Having resuscitated two old '86s, I'd agree with the others.
First, check your battery power. Use a multimeter. You need about 11.7 DCV to start the bike? 12.4 is optimal, but once you drop below the mid 11s, you might get enough power for your lights, but not enough to crank the bike.
I also use a no-maintenance battery and iridium plugs. I remember the difference was huge when I put them in, as far as ease of starting.
Second, check all your electrical connections.
If you have an assistant, (and if your battery is good) use a multimeter to make sure your starter is getting 12 volts when you press the button. If not, trace backwards from there. If it is, and the starter isn't turning over, it's a simple matter to take off the starter motor and clean it out. Use the on-line manual or a clymers.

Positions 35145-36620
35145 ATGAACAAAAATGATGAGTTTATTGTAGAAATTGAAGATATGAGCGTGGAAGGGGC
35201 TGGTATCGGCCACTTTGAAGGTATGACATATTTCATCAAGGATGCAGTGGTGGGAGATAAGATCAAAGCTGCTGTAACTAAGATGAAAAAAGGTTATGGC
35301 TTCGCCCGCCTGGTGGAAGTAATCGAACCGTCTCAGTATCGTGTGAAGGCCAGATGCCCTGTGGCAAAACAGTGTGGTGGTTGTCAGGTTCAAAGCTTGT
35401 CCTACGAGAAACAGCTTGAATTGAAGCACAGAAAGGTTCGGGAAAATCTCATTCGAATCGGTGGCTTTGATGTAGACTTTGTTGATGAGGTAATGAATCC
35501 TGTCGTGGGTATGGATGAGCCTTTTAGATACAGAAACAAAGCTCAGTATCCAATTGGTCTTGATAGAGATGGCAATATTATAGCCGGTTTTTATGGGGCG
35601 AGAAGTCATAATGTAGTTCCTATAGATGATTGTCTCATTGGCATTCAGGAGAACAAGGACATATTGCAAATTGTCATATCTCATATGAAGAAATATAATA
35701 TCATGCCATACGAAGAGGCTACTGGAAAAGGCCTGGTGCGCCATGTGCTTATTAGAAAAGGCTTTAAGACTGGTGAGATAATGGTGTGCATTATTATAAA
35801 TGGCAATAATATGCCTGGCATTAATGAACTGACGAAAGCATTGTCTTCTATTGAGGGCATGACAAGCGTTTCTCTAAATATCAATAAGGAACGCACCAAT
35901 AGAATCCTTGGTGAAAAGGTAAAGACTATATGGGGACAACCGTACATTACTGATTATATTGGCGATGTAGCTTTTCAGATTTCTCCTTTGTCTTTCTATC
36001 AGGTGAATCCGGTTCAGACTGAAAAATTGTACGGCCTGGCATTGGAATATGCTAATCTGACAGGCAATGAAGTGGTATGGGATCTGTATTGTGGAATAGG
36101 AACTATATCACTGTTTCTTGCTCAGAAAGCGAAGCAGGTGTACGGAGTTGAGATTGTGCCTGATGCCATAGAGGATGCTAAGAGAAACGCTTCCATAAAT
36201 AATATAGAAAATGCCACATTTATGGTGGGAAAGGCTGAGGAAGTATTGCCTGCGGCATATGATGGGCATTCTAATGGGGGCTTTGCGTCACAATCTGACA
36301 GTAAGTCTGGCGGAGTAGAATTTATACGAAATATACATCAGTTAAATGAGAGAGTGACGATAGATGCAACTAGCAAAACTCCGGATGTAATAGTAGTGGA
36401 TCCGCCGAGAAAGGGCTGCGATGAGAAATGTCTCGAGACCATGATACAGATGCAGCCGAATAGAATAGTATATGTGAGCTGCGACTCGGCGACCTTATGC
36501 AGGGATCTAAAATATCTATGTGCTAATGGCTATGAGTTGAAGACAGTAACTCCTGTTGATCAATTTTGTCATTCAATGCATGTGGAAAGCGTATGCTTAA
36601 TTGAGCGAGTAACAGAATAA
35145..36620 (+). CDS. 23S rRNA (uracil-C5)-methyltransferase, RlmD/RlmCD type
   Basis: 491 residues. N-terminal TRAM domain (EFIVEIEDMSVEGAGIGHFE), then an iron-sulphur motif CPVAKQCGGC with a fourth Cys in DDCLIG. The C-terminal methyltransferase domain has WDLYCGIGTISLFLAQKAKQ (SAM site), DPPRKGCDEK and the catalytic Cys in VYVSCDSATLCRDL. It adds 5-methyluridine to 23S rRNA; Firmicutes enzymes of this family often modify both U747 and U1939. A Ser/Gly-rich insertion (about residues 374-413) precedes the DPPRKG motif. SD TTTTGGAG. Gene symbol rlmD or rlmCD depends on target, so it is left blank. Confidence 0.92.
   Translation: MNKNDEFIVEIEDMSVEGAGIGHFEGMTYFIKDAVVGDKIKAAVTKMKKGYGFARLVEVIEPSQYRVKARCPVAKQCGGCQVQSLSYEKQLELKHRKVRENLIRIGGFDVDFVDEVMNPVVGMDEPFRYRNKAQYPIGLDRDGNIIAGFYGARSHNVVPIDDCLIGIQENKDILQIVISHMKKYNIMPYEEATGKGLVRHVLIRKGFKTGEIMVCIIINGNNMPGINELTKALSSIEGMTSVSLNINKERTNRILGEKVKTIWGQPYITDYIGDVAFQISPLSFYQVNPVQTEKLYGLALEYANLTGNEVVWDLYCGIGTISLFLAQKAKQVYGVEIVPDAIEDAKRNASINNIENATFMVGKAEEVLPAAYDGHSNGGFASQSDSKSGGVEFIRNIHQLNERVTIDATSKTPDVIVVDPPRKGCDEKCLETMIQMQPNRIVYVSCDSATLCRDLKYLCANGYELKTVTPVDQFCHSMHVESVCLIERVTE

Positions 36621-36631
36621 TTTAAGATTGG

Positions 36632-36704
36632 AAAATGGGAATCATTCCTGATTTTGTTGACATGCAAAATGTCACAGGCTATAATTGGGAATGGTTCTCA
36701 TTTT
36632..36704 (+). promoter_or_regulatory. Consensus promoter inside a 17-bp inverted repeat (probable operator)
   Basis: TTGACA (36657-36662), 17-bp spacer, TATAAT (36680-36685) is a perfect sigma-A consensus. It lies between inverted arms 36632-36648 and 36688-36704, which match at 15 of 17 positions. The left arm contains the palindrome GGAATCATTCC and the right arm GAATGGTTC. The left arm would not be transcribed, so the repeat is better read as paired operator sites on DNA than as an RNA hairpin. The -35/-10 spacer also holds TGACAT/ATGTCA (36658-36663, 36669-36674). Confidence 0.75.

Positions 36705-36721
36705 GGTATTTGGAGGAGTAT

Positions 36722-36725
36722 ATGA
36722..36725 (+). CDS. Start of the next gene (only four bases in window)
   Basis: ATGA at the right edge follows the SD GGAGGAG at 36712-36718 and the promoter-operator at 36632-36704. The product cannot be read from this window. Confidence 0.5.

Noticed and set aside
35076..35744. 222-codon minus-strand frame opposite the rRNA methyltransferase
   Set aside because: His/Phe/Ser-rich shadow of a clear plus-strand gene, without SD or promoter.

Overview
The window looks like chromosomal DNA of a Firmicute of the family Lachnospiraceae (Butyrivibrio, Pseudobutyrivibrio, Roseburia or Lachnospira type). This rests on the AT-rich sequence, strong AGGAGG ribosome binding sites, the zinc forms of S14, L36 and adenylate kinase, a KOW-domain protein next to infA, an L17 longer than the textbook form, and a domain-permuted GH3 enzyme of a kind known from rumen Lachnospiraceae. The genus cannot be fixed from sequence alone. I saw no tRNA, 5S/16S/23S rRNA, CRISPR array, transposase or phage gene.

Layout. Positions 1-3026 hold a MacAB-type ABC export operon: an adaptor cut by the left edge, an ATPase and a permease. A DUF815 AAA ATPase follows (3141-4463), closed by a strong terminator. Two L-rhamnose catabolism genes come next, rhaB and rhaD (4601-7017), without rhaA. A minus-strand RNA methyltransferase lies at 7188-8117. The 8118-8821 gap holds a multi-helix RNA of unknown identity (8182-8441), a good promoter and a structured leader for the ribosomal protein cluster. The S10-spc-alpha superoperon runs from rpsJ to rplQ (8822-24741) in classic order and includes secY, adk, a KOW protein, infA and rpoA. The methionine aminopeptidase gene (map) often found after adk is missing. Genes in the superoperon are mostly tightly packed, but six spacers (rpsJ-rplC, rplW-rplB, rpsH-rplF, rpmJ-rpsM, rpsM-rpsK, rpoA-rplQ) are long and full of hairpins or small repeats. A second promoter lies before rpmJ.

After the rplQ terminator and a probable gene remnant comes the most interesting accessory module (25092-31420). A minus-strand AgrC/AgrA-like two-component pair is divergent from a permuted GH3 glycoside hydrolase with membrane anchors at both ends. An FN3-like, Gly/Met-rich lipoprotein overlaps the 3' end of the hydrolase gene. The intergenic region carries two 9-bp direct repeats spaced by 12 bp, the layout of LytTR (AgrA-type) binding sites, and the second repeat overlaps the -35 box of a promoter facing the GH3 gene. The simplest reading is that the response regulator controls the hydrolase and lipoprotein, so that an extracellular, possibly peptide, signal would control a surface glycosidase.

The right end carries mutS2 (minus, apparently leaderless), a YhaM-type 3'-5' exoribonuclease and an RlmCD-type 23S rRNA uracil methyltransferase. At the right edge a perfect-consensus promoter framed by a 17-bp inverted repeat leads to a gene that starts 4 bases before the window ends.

One way or the other, I'd recommend taking apart all your electrical connections and tightening and cleaning them.
As far as gummed up electrical connections, I'd guess the most overlooked part on the bike is the ignition switch (the black hockey puck like thing under the headlight bucket). Remove the two screws, gently(!) pry off the cover, sand the contacts down, and you could get a noticeable improvement in electrical power and ease of starting. (The copper was green in there on one of my old bikes).
The second most overlooked thing is the starter button itself.
Cleaning these two things can make a difference. However, neither will help you if you don't have a good battery. It all starts with the battery.
Good luck and keep us posted. When you fix it let us know!
MF Battery, Iridium Plugs, RR relocated, Voltmeter, 170/80/15 Kenda Kruz rear tire, DIY Samsonite hard bags, DIY shaved seat with Beaded seat pad ('cause that's how I roll) and the dreaded STATOR CHANGE.
Shining Black Bess '86 VN750, retired for parts after a fried stator and being knocked (kee-runch) in her parking spot.